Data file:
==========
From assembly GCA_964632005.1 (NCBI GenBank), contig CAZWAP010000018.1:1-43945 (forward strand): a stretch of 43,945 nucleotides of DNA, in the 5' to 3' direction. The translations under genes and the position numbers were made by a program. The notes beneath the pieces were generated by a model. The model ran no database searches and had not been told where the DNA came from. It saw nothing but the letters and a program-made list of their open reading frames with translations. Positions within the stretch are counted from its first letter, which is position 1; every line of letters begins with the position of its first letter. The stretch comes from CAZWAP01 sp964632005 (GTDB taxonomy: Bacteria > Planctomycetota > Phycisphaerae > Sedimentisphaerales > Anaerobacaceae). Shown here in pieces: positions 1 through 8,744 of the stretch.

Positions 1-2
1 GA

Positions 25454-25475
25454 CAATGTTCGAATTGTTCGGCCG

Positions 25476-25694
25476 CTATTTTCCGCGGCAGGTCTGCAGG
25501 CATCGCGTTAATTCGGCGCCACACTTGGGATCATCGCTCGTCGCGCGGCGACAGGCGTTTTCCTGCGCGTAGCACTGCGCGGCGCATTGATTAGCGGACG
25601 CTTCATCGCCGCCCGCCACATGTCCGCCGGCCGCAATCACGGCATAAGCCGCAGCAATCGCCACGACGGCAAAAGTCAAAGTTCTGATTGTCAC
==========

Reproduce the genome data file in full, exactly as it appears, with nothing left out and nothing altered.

From assembly GCA_964632005.1 (NCBI GenBank), contig CAZWAP010000018.1:1-43945 (forward strand): a stretch of 43,945 nucleotides of DNA, in the 5' to 3' direction. The translations under genes and the position numbers were made by a program. The notes beneath the pieces were generated by a model. The model ran no database searches and had not been told where the DNA came from. It saw nothing but the letters and a program-made list of their open reading frames with translations. Positions within the stretch are counted from its first letter, which is position 1; every line of letters begins with the position of its first letter. The stretch comes from CAZWAP01 sp964632005 (GTDB taxonomy: Bacteria > Planctomycetota > Phycisphaerae > Sedimentisphaerales > Anaerobacaceae). Shown here in pieces: positions 1 through 8,744 of the stretch.

Positions 1-2
1 GA

Positions 25454-25475
25454 CAATGTTCGAATTGTTCGGCCG

Positions 25476-25694
25476 CTATTTTCCGCGGCAGGTCTGCAGG
25501 CATCGCGTTAATTCGGCGCCACACTTGGGATCATCGCTCGTCGCGCGGCGACAGGCGTTTTCCTGCGCGTAGCACTGCGCGGCGCATTGATTAGCGGACG
25601 CTTCATCGCCGCCCGCCACATGTCCGCCGGCCGCAATCACGGCATAAGCCGCAGCAATCGCCACGACGGCAAAAGTCAAAGTTCTGATTGTCAC